Members · Prefs · Laboratory · Collections · Openings · Endgames · Sacrifices · History · Search Kibitzing · Kibitzer's Café · Chessforums · Tournament Index · Players · Kibitzing

Tata Steel Masters Tournament

Magnus Carlsen9/13(+5 -0 =8)[games]
Anish Giri8.5/13(+5 -1 =7)[games]
Ian Nepomniachtchi7.5/13(+4 -2 =7)[games]
Ding Liren7.5/13(+2 -0 =11)[games]
Viswanathan Anand7.5/13(+3 -1 =9)[games]
Vidit Santosh Gujrathi7/13(+3 -2 =8)[games]
Teimour Radjabov6.5/13(+1 -1 =11)[games]
Sam Shankland6.5/13(+3 -3 =7)[games]
Richard Rapport6.5/13(+2 -2 =9)[games]
Jan-Krzysztof Duda5.5/13(+2 -4 =7)[games]
Vladimir Fedoseev5/13(+2 -5 =6)[games]
Shakhriyar Mamedyarov5/13(+0 -3 =10)[games]
Jorden van Foreest4.5/13(+3 -7 =3)[games]
Vladimir Kramnik4.5/13(+2 -6 =5)[games]
* Chess Event Description
Tata Steel Masters (2019)

The 2019 Tata Steel Masters was a 14-player round-robin held from 12-27 January in Wijk aan Zee, Netherlands, with rounds 5 and 10 played in Alkmaar (16 January) and Leiden (23 January). For its 81st edition, the tournament featured six Top 10 players, including World Champion Magnus Carlsen and former champions Kramnik and Anand. The time control was 100 minutes for 40 moves, followed by 50 minutes for the next 20 moves, then 15 minutes for the rest of the game, with 30 seconds added per move from move one. If two or more players tied for first place, then a 2-game blitz (5+3) playoff, and if still tied, an Armageddon game would be held 15 minutes after all the games in the Masters and Challengers had finished, though the monetary prizes would be shared evenly. Chief arbiter: Pavel Votruba.

No playoff was necessary: Magnus Carlsen won for the 7th time with 9/13.

1 2 3 4 5 6 7 8 9 0 1 2 3 4 1 Carlsen * ½ ½ ½ 1 ½ ½ ½ 1 1 ½ 1 1 ½ 9 2 Giri ½ * 0 ½ ½ ½ ½ 1 1 1 1 ½ ½ 1 8½ 3 Nepomniachtchi ½ 1 * ½ ½ 1 ½ 0 ½ ½ 1 ½ 0 1 7½ 4 Ding Liren ½ ½ ½ * ½ ½ ½ 1 ½ ½ ½ ½ 1 ½ 7½ 5 Anand 0 ½ ½ ½ * ½ ½ ½ ½ ½ ½ 1 1 1 7½ 6 Vidit ½ ½ 0 ½ ½ * 0 ½ ½ ½ ½ 1 1 1 7 7 Radjabov ½ ½ ½ ½ ½ 1 * ½ ½ ½ 0 ½ ½ ½ 6½ 8 Shankland ½ 0 1 0 ½ ½ ½ * ½ ½ 0 ½ 1 1 6½ 9 Rapport 0 0 ½ ½ ½ ½ ½ ½ * 1 ½ ½ 1 ½ 6½ 10 Duda 0 0 ½ ½ ½ ½ ½ ½ 0 * 1 ½ 0 1 5½ 11 Fedoseev ½ 0 0 ½ ½ ½ 1 1 ½ 0 * ½ 0 0 5 12 Mamedyarov 0 ½ ½ ½ 0 0 ½ ½ ½ ½ ½ * ½ ½ 5 13 Van Foreest 0 ½ 1 0 0 0 ½ 0 0 1 1 ½ * 0 4½ 14 Kramnik ½ 0 0 ½ 0 0 ½ 0 ½ 0 1 ½ 1 * 4½

Official site:

Previous: Tata Steel Masters (2018). Next: Tata Steel Masters (2020). See also Tata Steel Challengers (2019)

 page 1 of 4; games 1-25 of 91  PGN Download
Game  ResultMoves YearEvent/LocaleOpening
1. Shankland vs Mamedyarov ½-½542019Tata Steel MastersC42 Petrov Defense
2. Giri vs Nepomniachtchi 0-1262019Tata Steel MastersB07 Pirc
3. V Fedoseev vs Rapport  ½-½392019Tata Steel MastersE12 Queen's Indian
4. V S Gujrathi vs Duda  ½-½782019Tata Steel MastersD39 Queen's Gambit Declined, Ragozin, Vienna Variation
5. J van Foreest vs Anand 0-1282019Tata Steel MastersB13 Caro-Kann, Exchange
6. Radjabov vs Kramnik ½-½432019Tata Steel MastersC50 Giuoco Piano
7. Ding Liren vs Carlsen ½-½322019Tata Steel MastersA05 Reti Opening
8. Kramnik vs Giri 0-1422019Tata Steel MastersA28 English
9. Duda vs J van Foreest 0-1502019Tata Steel MastersB13 Caro-Kann, Exchange
10. Ding Liren vs V S Gujrathi  ½-½332019Tata Steel MastersA36 English
11. Rapport vs Shankland ½-½942019Tata Steel MastersA07 King's Indian Attack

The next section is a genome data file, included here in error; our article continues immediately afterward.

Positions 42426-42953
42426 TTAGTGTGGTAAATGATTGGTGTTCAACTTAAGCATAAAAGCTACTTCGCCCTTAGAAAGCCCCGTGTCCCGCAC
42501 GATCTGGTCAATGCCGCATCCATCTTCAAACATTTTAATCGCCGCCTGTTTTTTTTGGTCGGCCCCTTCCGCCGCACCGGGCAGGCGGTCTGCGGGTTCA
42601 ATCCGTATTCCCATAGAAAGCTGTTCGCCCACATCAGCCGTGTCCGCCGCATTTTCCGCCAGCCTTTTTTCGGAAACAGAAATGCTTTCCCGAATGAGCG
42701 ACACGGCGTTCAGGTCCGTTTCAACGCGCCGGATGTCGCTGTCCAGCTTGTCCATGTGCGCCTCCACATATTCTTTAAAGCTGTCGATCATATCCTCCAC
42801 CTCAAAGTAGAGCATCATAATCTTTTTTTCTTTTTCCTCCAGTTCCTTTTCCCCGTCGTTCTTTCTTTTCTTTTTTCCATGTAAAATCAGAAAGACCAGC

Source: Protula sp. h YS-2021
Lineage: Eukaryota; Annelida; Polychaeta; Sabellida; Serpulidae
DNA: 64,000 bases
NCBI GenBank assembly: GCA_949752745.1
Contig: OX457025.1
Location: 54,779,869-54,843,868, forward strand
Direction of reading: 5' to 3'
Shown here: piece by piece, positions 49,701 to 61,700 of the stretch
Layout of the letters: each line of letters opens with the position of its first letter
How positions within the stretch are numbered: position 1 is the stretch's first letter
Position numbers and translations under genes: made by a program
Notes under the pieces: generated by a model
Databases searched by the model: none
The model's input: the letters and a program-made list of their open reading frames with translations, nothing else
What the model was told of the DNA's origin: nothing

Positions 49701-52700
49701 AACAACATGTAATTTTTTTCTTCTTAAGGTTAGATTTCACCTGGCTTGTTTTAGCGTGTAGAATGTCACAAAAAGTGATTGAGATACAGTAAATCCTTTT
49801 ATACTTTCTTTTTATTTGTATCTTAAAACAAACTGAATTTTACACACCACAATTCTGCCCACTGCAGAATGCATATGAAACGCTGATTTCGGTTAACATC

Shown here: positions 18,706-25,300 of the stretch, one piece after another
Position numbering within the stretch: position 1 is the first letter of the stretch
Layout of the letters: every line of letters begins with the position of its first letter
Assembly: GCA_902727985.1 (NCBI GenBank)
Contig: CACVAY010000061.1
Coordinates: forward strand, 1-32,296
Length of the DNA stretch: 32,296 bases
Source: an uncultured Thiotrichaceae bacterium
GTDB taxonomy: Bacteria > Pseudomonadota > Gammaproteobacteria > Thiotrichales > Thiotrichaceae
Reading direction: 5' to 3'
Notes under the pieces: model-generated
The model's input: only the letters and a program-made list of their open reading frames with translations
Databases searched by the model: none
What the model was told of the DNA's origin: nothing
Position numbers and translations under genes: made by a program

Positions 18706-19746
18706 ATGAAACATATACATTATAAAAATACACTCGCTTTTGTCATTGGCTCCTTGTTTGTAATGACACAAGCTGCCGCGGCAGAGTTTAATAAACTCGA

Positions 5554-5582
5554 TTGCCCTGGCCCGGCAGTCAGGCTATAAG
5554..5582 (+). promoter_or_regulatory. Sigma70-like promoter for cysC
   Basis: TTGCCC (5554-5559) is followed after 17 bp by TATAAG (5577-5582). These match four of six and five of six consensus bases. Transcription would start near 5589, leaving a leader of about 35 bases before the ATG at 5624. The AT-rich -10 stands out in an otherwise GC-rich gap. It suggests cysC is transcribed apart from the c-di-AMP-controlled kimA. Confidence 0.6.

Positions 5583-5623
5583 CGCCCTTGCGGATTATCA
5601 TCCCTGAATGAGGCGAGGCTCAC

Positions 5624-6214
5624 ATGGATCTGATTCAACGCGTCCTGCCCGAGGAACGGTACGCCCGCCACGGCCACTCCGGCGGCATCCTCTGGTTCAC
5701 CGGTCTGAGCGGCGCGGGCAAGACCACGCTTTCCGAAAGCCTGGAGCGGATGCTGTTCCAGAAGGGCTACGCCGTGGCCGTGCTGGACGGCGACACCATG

12. Mamedyarov vs Radjabov ½-½322019Tata Steel MastersD76 Neo-Grunfeld, Nxd5, 7.O-O Nb6
13. Anand vs V Fedoseev ½-½342019Tata Steel MastersC42 Petrov Defense
14. Carlsen vs Nepomniachtchi ½-½322019Tata Steel MastersD70 Neo-Grunfeld Defense
15. Radjabov vs Rapport  ½-½322019Tata Steel MastersB48 Sicilian, Taimanov Variation
16. J van Foreest vs Ding Liren  0-1502019Tata Steel MastersC53 Giuoco Piano
17. V S Gujrathi vs Carlsen ½-½1312019Tata Steel MastersA00 Uncommon Opening
18. Shankland vs Anand ½-½352019Tata Steel MastersD37 Queen's Gambit Declined
19. Giri vs Mamedyarov  ½-½312019Tata Steel MastersD97 Grunfeld, Russian
20. V Fedoseev vs Duda 0-1362019Tata Steel MastersE03 Catalan, Open
21. Nepomniachtchi vs Kramnik 1-0362019Tata Steel MastersC67 Ruy Lopez
22. Mamedyarov vs Nepomniachtchi ½-½322019Tata Steel MastersE60 King's Indian Defense
23. V S Gujrathi vs J van Foreest 1-0512019Tata Steel MastersE04 Catalan, Open, 5.Nf3
24. Duda vs Shankland  ½-½312019Tata Steel MastersB48 Sicilian, Taimanov Variation
25. Anand vs Radjabov  ½-½302019Tata Steel MastersC67 Ruy Lopez
 page 1 of 4; games 1-25 of 91  PGN Download
  REFINE SEARCH:   White wins (1-0) | Black wins (0-1) | Draws (1/2-1/2)  

Kibitzer's Corner
< Earlier Kibitzing  · PAGE 26 OF 26 ·  Later Kibitzing>
Feb-12-19  Sokrates: <moronovich: Didn´t know Kasparov played the violin !?> Well, there you go, Chessgames, an inexhaustable fountain of knowledge!
Premium Chessgames Member
  moronovich: Yes <Socrates> ;)

Not much to be added about Kasparov,but:Spend a lot of time with the late Miles back in 93 and one evening I asked him,if he saw any weaknesses in Garrys play.Tony went into a long think and came up with (litterally quoted)"Well,perhaps...he too optimistic".

Premium Chessgames Member
  perfidious: <Sokrates>, Kramnik also played a long time: I watched him defeat Kasparov in New York 1994 and he was already an elite player.
Feb-12-19  Sokrates: Wow, <moronovich>, the very Tony Miles! You must have known Larsen too? Funny quote btw - and perhaps more fitting for Tal.

Yes, <perfidious>, those two K's had a tough run in the lead for a long time, with a pack of wolves behind them snapping after their legs. - Kramnik has some health issues, do you know whether that has played a role in his decision?